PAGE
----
Meeting ReportsDiagnostics Development

Collaborations Among Academia, Government, and Industry in the Diagnostics Space: Barriers and Some Ideas for Solutions

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Science Translational Medicine  22 Dec 2010:
Vol. 2, Issue 63, pp. 63mr3
DOI: 10.1126/scitranslmed.3001633


The development and commercialization of diagnostic assays is distinct from that of therapeutic drugs in many important respects; for example, there are more variable regulatory requirements and reduced outside investments for diagnostics. The diagnostics industry has a pro-collaborative stance, because there is considerable mutual benefit in working in partnership with university or government researchers. However, there are substantial barriers to industry-academic collaborations. A Clinical and Translational Science Awards Industry Forum titled “Promoting Efficient and Effective Collaborations Among Academia, Government, and Industry” was held in February 2010, and a session at this forum was organized to list some of the most important barriers to diagnostics development and to discuss some possible solutions.


A breakout session on the topic of “Academic/Industry Issues and Barriers for Diagnostics Development” was held at a Clinical and Translational Science Awards (CTSA) Industry Forum titled “Promoting Efficient and Effective Collaborations Among Academia, Government, and Industry,” which took place in Bethesda, Maryland, in February 2010. Conference participants were charged with identifying barriers to collaboration that existed for each of the stakeholders (for example, academic, industry, government, and foundation) during the discovery, development, and commercialization of new drugs, devices, and diagnostics.

An Overview of Diagnostics Development

One of us (F.A.) gave an overview of diagnostics development from the manufacturer’s perspective. The most important consideration for diagnostics is not the analyte itself (the substance that is measured, which could be a protein, metabolite, or nucleic acid), but the information content revealed—such as the presence of a particular disease—by the measurement and use of that information in clinical care. To understand the collaborative needs of those involved with developing diagnostic tests, one must keep in mind the different players that make and deliver tests and test results. Manufacturers make platforms on which measurements are conducted, as well as test kits for specific analytes that can be measured using their platforms. Clinical service laboratories purchase both platforms and kits from manufacturers, as well as develop tests in-house to measure specific analytes. Platforms and kits sold to laboratories are reviewed by the U.S. Food and Drug Administration (FDA). Moreover, platforms typically represent a large capital investment; thus, longevity of use is highly desirable for all parties. Laboratory operations are regulated under the Clinical Laboratory Improvement Act.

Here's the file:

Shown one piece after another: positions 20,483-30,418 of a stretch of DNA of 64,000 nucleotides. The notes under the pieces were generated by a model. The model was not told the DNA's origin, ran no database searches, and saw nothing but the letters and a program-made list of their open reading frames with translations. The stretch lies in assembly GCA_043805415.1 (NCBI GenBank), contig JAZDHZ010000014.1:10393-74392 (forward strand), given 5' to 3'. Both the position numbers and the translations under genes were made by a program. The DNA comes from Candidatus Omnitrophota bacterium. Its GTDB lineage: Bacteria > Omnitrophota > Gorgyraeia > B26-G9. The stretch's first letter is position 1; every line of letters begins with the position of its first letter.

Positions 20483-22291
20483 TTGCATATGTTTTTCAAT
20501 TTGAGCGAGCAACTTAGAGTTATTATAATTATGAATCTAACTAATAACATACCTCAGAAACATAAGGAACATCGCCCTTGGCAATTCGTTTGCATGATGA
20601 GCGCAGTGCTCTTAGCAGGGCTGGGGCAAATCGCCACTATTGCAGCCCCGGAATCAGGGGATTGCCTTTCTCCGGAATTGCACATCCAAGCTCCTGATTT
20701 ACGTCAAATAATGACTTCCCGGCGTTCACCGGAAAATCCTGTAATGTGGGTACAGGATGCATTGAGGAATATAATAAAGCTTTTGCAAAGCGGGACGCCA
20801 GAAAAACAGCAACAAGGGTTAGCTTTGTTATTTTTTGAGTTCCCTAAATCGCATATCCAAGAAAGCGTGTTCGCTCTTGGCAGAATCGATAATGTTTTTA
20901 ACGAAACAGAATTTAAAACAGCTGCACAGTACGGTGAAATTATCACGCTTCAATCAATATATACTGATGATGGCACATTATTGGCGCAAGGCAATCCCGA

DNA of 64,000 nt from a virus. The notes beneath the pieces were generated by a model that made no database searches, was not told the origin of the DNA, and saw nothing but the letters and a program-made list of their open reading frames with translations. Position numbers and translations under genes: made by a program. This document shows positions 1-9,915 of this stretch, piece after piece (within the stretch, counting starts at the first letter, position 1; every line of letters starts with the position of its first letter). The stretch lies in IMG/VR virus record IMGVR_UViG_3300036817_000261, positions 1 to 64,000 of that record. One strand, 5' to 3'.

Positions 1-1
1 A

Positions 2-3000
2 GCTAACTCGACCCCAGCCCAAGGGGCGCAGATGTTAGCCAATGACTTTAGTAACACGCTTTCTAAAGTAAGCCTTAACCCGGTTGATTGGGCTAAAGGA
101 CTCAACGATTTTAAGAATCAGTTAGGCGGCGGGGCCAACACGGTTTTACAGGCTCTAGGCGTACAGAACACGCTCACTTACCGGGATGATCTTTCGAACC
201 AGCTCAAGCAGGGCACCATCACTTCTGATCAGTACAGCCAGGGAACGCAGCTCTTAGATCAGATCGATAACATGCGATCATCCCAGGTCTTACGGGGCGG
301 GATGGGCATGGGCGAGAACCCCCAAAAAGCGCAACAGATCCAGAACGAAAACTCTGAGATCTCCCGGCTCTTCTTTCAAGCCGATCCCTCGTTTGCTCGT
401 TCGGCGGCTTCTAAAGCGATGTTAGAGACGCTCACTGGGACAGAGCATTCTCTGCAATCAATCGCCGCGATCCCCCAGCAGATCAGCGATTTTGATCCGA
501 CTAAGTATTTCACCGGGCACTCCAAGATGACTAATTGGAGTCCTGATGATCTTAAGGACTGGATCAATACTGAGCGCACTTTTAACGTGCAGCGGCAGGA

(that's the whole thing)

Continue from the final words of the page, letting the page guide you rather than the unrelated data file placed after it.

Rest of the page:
Historically, manufacturers primarily sought to secure intellectual property (IP) rights for their platform while seeking to freely add specific analyte tests. The IP environment for diagnostics, however, is now changing, with a move toward securing IP rights for the analyte as well as for the platform. This change is creating better incentives for discovery and validation of novel analytes and improved diagnostics. These better incentives make partnerships between industry and academia more appealing because academia is a good source of new analytes. The changing IP environment is also altering the research and partnership environment. Manufacturers and service laboratories accustomed to unfettered access to analytes now find the need to reach use agreements for analytes in some instances. Analyte IP has also attracted venture capital and other sources of new funding for research to validate and determine the clinical utility of new biomarkers because the ability to recoup such investments is enhanced. Additionally, research and development costs are typically much less for diagnostics than for drugs; however, clinical acceptance of diagnostic tests is less certain. Lastly, prices of new or better diagnostics tend to be set by administered pricing (a formula based on the cost of similar existing approved tests) and do not reflect the added value to consumers and health systems. In this environment where diagnostics are thought to be undervalued in the marketplace, industry is more willing to invest in an unproven analyte if the development costs have been shared with an academic partner. In addition to the overall benefit of the partnership for public health brought by new commercial diagnostics, there are mutual benefits for industry researchers and university or government researchers, including industry access to patient cohorts and researcher access to industry platforms.